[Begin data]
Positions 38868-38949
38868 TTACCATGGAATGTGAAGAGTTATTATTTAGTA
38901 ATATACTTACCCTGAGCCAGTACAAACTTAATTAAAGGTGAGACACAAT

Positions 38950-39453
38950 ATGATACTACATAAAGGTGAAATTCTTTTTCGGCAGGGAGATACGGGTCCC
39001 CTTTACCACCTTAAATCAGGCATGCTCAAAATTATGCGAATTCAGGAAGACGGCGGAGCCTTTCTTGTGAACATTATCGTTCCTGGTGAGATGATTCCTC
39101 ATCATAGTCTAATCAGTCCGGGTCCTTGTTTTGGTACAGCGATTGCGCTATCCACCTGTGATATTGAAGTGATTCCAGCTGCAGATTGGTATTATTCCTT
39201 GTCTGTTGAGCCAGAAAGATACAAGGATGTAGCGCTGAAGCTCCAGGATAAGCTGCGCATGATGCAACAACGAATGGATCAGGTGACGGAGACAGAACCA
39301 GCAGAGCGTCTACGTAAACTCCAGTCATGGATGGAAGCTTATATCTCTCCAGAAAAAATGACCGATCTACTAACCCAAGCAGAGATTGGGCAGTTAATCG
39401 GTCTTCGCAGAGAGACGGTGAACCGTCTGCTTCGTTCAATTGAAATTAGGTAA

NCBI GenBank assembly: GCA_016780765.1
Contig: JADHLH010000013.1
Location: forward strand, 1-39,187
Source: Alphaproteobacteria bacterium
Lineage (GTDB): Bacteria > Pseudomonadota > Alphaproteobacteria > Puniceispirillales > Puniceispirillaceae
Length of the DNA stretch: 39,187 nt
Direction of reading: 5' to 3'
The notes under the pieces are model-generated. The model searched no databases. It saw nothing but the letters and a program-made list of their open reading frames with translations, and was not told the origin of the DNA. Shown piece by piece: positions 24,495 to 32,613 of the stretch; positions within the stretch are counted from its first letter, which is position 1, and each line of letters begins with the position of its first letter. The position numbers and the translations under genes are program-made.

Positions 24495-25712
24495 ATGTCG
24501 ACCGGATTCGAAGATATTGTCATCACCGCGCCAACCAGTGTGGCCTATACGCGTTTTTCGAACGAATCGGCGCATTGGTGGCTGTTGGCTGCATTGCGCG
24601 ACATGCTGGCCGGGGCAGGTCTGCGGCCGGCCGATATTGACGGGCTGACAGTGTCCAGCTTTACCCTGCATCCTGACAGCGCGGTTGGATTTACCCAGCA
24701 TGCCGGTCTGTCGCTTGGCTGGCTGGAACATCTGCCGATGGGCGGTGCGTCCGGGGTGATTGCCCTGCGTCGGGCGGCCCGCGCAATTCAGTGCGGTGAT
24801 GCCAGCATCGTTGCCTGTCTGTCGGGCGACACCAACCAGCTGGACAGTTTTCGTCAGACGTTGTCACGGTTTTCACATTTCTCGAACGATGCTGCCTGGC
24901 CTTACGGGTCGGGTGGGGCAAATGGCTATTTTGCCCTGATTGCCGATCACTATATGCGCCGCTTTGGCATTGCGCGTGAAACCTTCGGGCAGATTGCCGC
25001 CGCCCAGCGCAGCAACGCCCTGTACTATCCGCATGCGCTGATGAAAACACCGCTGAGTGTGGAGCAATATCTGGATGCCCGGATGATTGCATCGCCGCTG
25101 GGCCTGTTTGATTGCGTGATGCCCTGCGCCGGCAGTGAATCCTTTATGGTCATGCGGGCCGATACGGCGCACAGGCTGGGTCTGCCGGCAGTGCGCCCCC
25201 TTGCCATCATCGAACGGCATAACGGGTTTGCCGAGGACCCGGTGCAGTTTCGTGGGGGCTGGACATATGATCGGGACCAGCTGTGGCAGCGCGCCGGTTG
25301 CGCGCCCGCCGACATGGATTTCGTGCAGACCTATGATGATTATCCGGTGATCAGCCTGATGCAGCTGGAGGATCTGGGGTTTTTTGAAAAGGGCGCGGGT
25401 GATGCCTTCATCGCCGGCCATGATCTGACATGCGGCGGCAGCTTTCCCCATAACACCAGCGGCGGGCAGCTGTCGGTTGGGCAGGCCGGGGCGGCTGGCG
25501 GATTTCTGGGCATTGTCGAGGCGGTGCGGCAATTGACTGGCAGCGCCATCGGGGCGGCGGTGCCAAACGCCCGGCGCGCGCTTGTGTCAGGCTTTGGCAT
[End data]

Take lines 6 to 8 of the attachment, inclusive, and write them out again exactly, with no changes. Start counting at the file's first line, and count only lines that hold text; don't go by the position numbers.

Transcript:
39001 CTTTACCACCTTAAATCAGGCATGCTCAAAATTATGCGAATTCAGGAAGACGGCGGAGCCTTTCTTGTGAACATTATCGTTCCTGGTGAGATGATTCCTC
39101 ATCATAGTCTAATCAGTCCGGGTCCTTGTTTTGGTACAGCGATTGCGCTATCCACCTGTGATATTGAAGTGATTCCAGCTGCAGATTGGTATTATTCCTT
39201 GTCTGTTGAGCCAGAAAGATACAAGGATGTAGCGCTGAAGCTCCAGGATAAGCTGCGCATGATGCAACAACGAATGGATCAGGTGACGGAGACAGAACCA